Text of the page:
A handful of stories stand out. The lead one, of a hunter who reveals his role in the demise of the Great Auk, is a haunting tale of loss, greed and cruelty, but it’s tinged with unexpected comic moments, too, such as this description of the birds:

… they were clumsy, they waddled, their walk was ungainly; they swayed and rolled as they struggled to put one flat foot upon the rock in front of the other and often they fell over. We caught them up and pulled the feathers that we needed and then let them go half-plucked and even then they would not run but only stand bemused and blinking and naked where we put them. And then later they would die of their own accord.

Humour is well used in the story All the Other Jobs, too. In this short tale a discontented narrator, paralysed by indecision, dreams of running away and leading a new, more productive life. Who doesn’t recognise this kind of thoroughly modern 21st century behaviour?

I spent a lot of time on the internet, cycling through a set series of websites, letting my eyes drift down one page and then another without any effort to read or absorb, past even passive consumption. I found this so comforting. Hours would recede in the clicking of links without me retaining any clear impression of what I had been looking at. It was a kind of abnegation, a loss of self in the expectation of each loading page, the small reward of its arrival after the brief wait so much more satisfying than any of the information it might contain.

My favourite story has to be Winter, 2058, a strangely haunting tale set in the future that reads like something John Wyndham might have dreamed up. Here, on the edge of the North York Moors, the narrator must guard watch over an “intrusion” site, an area where mysterious phenomena occur — odd lights and sounds, changes in temperature — that cause people to disappear or befuddles their brains:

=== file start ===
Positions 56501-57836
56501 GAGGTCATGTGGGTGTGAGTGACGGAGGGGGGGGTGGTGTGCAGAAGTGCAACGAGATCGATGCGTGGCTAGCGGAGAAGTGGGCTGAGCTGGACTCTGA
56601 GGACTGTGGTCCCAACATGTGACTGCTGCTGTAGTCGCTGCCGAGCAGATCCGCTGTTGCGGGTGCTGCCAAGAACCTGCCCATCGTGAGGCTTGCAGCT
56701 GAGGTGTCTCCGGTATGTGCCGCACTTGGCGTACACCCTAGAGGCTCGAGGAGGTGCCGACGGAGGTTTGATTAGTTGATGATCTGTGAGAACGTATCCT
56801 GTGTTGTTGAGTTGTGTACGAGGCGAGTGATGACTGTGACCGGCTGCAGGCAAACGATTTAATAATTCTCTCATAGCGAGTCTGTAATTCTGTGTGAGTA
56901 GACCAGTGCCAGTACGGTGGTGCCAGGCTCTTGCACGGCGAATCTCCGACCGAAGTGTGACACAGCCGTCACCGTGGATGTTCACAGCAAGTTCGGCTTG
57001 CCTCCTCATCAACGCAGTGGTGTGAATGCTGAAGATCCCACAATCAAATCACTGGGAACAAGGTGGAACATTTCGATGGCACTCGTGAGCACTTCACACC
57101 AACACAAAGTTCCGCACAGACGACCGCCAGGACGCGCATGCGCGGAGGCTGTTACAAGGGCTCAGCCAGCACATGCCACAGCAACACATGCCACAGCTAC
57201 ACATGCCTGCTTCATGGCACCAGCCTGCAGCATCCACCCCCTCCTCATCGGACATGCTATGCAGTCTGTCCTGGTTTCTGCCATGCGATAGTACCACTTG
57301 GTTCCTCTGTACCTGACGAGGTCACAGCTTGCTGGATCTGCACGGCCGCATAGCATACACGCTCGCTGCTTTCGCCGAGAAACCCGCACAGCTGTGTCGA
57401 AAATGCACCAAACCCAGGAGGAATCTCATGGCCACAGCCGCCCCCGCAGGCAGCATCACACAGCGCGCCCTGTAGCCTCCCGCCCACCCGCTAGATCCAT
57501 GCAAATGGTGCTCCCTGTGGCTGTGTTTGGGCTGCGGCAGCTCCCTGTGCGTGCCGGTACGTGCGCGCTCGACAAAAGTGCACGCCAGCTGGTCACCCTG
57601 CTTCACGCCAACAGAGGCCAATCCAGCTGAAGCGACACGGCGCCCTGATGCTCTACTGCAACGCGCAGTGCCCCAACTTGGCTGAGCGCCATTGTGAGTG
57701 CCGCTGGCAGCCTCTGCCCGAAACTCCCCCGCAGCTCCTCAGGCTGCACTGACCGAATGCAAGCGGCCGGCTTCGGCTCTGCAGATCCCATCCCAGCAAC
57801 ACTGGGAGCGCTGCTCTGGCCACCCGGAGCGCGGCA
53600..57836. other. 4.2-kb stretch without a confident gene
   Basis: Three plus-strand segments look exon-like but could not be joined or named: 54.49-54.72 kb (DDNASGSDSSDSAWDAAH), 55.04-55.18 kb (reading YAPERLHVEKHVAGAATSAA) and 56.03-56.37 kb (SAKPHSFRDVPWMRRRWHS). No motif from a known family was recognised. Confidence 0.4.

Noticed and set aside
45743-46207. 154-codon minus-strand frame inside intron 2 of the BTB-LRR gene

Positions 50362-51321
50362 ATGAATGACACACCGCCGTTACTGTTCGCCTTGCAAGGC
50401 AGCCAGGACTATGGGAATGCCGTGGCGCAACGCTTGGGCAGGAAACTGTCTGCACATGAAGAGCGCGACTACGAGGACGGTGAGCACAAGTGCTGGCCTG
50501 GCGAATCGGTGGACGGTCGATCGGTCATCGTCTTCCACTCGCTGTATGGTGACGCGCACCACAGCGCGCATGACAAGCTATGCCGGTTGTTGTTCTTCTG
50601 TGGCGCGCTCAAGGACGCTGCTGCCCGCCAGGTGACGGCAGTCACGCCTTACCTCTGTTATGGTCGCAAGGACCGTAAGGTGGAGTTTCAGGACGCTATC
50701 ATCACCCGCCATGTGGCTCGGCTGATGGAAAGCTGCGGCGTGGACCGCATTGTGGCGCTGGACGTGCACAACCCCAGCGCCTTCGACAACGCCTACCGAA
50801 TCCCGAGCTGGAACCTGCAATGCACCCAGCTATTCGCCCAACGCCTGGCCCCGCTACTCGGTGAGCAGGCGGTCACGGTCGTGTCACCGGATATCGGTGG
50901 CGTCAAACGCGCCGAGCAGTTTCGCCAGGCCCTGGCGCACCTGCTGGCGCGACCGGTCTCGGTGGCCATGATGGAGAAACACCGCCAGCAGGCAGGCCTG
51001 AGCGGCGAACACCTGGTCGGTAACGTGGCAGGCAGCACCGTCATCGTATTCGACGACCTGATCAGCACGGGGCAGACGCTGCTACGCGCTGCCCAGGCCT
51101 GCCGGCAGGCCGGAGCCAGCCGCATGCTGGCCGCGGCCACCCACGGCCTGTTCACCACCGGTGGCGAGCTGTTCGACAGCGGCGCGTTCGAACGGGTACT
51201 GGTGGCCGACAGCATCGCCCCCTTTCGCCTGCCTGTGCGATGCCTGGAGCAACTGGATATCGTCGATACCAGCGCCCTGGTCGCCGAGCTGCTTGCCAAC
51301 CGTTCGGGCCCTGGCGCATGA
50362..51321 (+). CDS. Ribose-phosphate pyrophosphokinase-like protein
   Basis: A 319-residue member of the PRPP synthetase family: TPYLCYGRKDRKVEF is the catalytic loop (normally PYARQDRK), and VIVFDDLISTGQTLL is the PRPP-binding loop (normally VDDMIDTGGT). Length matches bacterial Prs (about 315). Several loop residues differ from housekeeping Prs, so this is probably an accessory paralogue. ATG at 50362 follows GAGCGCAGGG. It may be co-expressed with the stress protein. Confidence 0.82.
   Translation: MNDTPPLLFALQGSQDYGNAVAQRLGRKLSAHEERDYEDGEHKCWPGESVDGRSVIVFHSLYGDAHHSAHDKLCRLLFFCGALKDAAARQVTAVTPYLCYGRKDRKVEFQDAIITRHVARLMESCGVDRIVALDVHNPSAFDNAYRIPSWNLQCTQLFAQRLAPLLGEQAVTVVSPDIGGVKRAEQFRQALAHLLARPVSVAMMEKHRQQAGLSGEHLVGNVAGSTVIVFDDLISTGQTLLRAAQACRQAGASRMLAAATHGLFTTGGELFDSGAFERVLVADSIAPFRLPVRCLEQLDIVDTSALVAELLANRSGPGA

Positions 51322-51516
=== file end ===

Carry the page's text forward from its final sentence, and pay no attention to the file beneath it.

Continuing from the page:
We were told that when an intrusion was entering the active phase of its cycle the first thing we would notice would be that things would feel colder. Not just the temperature but the world itself: we would feel that the world had become colder, that something had been stripped away from it, some quality of receptiveness or responsiveness which had previously made it home. The feeling would bloom slowly from unease into fear.

This eerie story of displacement, of the unknowable power of nature, of a bid to make sense of something unexplained  is wholly mesmirising from start to finish. You become immersed in a kind of supernatural fairytale in which nothing quite makes sense and it leaves you with a deep sense of dread. I suspect it’s a metaphor for learning that no matter how many friends and family we might have we’re born alone, we live alone, we die alone. How deep is that?

As you might have guessed, I was very much impressed by this tantalising collection of odd, often quirky, tales. There’s a deeply philosophical bent to them, perhaps no surprise given the author studied philosophy, and richly humane, filled with ordinary people caught up in extraordinary circumstances. They’re also hugely imaginative and quite unlike anything I’ve read before. More please.

This is my 4th and final book for the #ShadowYoungWriterAward

2016 YWOYA, Author, Benjamin Wood, Book review, Fiction, literary fiction, London, Publisher, Scotland, Scribner, Setting, Turkey, UK

‘The Ecliptic’ by Benjamin Wood

The Ecliptic

Fiction – paperback; Scribner; 465 pages; 2016. Review copy courtesy of The Sunday Times/Peters Fraser & Dunlop Young Writer of the Year Award organisers.